It's tax time, and everyone's scurrying to find deductions on their returns. If you have loans outstanding, the interest you pay might be tax-deductible -- but it might not. How can you tell?
In the following video, Dan Caplinger, The Motley Fool's director of investment planning, goes through the various types of debt and whether you can write off interest. Dan notes that mortgage debt is almost always deductible as an itemized deduction, with amounts up to $1 million. That's a big benefit for mortgage lenders Bank of America (NYSE:BAC) and Wells Fargo (NYSE:WFC), as it encourages borrowing that might not otherwise happen. Dan also points out that home equity loans are often deductible, although subject to a smaller $100,000 limit in many cases. Dan turns to investment-related interest, noting that it's deductible to the extent that it produces taxable investment income. Investing in iShares National AMT-Free Muni ETF (NYSEMKT:MUB) or other tax-exempt investments, however, doesn't allow you a deduction. Student loan debt is deductible for some people below applicable income limits, and the advantage it has is that you don't have to itemize to take a deduction if you qualify. Meanwhile, personal loans like car loans and credit cards don't qualify for deductions, leaving automakers Ford (NYSE:F) and General Motors (NYSE:GM) at a disadvantage to banks and homebuilders because of the lack of an equal tax break.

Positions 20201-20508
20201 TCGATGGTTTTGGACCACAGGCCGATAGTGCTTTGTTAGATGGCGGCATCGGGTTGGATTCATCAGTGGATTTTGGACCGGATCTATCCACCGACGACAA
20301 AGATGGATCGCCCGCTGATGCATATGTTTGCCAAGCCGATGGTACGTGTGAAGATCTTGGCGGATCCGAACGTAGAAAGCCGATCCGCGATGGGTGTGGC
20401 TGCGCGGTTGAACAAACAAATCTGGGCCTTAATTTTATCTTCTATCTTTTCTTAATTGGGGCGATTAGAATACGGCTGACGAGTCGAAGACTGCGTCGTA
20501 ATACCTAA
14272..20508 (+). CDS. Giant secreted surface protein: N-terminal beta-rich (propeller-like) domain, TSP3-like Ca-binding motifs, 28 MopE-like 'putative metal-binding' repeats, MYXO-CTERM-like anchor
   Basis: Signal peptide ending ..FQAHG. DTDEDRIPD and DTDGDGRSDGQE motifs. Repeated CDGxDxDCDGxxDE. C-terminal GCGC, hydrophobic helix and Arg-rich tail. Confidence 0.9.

Dan Caplinger owns warrants on Bank of America and Wells Fargo. The Motley Fool recommends Bank of America, Ford, General Motors, and Wells Fargo and owns shares of Bank of America, Ford, and Wells Fargo. Try any of our Foolish newsletter services free for 30 days. We Fools don't all hold the same opinions, but we all believe that considering a diverse range of insights makes us better investors. The Motley Fool has a disclosure policy.